The Steelers and Packers have two of the deepest receiving corps in the NFL. What’s amazing is how much change both groups have undergone in one year.
Pittsburgh’s top receivers in 2009:
1. Hines ward: 95 REC, 1,167 YDS, 6 TD
2. Santonio Holmes: 79 REC, 1,248 YDS, 5 TD
3. Heath Miller: 76 REC, 789 YDS, 6 TD
4. Mike Wallace: 39 REC, 756 YDS, 6 TD
5. Matt Spaeth: 5 REC, 25 YDS, 1 TD
6. David Johnson: 2 REC, 9 YDS, 0 TD
Pittsburgh’s top receivers in 2010:
1. Mike Wallace: 60 REC, 1,257 YDS, 10 TD
2. Hines Ward: 59 REC, 755 YDS, 5 TD
3. Heath Miller: 42 REC, 512 YDS, 2 TD
4. Emmanuel Sanders: 28 REC, 376 YDS, 2 TD
5. Antwaan Randle El: 22 REC, 253 YDS, 0 TD
6. Antonio Brown: 16 REC, 167 YDS, 0 TD
Despite losing their top receiver from a yardage standpoint (the embattled Holmes was traded to the New York Jets) and seeing Ward’s production dip, the Steelers clearly had a better receiving corps in 2010 than they did in 2009. They’re deeper than they’ve ever been before.
Evidence? Spaeth’s yardage numbers climbed from 25 to 80 this year, and yet he fell off from fifth to seventh on the list (I only listed the top six). Three young guys — Wallace, Sanders and Brown — made it easy for the team to completely forget about the once-promising and extremely talented Holmes.
They’ve spread the wealth, making things much more difficult on defences. That’s why Ben Roethlisberger had what might have been the best all-around year of his career, despite missing the first four games. In 2009, three players caught 75-plus balls. This year, no one had more than 60 receptions. But defences can no longer key on a clear-cut No. 1 guy, because Big Ben will beat them with Sanders or Brown, both of whom came on late (Brown had just 27 receiving yards prior to December).
And the regular-season numbers don’t do this group justice. Take a look at their receiving leaders in the playoffs:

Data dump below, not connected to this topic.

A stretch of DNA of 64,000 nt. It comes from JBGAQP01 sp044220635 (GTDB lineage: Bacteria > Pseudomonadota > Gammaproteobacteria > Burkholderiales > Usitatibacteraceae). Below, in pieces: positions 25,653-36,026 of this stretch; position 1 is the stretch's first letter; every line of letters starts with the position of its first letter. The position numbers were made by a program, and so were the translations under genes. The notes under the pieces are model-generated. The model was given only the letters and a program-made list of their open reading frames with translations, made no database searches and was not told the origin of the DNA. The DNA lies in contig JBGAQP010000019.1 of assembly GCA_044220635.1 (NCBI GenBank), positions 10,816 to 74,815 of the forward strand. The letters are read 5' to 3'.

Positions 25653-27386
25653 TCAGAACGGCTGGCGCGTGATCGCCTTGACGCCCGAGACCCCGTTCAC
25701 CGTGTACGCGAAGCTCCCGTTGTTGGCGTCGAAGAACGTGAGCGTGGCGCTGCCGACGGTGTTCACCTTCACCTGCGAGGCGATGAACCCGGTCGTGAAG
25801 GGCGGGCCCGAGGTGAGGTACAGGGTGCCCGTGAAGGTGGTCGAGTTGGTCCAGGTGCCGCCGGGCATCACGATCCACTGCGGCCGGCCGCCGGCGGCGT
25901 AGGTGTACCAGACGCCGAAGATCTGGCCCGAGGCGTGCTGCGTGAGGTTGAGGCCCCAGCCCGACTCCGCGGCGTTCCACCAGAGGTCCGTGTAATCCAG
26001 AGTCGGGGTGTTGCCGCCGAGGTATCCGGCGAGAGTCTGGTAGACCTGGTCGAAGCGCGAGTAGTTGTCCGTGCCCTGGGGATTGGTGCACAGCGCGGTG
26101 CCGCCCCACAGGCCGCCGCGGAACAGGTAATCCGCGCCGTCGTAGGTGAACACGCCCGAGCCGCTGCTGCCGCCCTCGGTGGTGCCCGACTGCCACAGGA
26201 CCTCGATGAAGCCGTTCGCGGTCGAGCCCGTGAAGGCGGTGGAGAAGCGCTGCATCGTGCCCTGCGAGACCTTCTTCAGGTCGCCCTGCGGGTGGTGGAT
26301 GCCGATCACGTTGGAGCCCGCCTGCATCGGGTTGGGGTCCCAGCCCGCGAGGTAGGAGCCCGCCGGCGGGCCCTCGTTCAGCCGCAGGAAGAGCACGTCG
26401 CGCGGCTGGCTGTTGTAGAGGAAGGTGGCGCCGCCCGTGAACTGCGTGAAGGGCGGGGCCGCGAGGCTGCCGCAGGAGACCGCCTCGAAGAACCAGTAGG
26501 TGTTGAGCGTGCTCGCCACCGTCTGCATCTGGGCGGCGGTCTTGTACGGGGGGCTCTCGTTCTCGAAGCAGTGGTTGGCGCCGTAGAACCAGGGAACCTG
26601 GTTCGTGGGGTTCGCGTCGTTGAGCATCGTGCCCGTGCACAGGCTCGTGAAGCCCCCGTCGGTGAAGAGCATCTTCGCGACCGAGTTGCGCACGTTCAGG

1. Heath Miller: 7 REC, 77 YDS, 1 TD
2. Emmanuel Sanders: 5 REC, 74 YDS, 0 TD
3. Hines Ward: 5 REC, 39 YDS, 1 TD
4. Antonio Brown: 4 REC, 89 YDS, 0 TD
5. Mike Wallace: 4 REC, 26 YDS, 0 TD
Is this some sort of joke? Wallace, who might be the fastest player in the league, has barely been noticeable. And yet Pittsburgh has still scored 55 points in two games against two of the best defences in the league. That’s dangerous.
Roethblisberger has proven in back-to-back weeks that he’s not afraid to look in the direction of his rookies in pressure situations. And they’ve risen to the occasion.
The Packers have had to deal with massive changes in the receiving corps, too. Let’s do the same comparison we did with the Steelers, just looking at the top four performers in Green Bay.
Green Bay’s top receivers in 2009:
1. Donald Driver: 70 REC, 1,061 YDS, 6 TD
2. Greg Jennings: 68 REC, 1,113 YDS, 4 TD
3. Jermichael Finley: 55 REC, 676 YDS, 5 TD
4. Donald Lee: 37 REC, 260 YDS, 1 TD
Green Bay’s top receivers in 2010:
1. Greg Jennings: 76 REC, 1,265 YDS, 12 TD
2. Donald Driver: 51 REC, 565 YDS, 4 TD
3. James Jones: 50 REC, 679 YDS, 5 TD
4. Jordy Nelson: 45 REC, 582 YDS, 2 TD
Great drafting saved the Packers this year. Finley was supposed to have a huge season, but the tight end suffered a season-ending knee injury in Week 5. Lee, who was Finley’s backup and performed well in 2009, dealt with injuries himself and completely fell off the map in 2010.
But Aaron Rodgers adapted to not having an elite tight end and Jones and Nelson — draft picks from 2007 and 2008, respectively — stepped up. By the end of the year, analysts wondered if the Packers actually had the deepest wide receiver group in the NFL.
If you are forced to match up the two teams, Jenning and Wallace are the go-to deep threats for their respective squads, while Driver and Ward are the aging but reliable vets. Jones, Nelson, Brown and Sanders are the wild-cards. Like Brown and Sanders, Nelson took huge strides late in the year and has actually been Green Bay’s second most productive receiver in the postseason.
So there are a lot of similarities in these two groups. The major difference, though, is that Pittsburgh has a healthy tight end in Miller — and he’s been their top receiver in the playoffs. The two-time Super Bowl champion is the reason the Steelers have a small edge over the slightly depleted Packers in a battle of great receivers.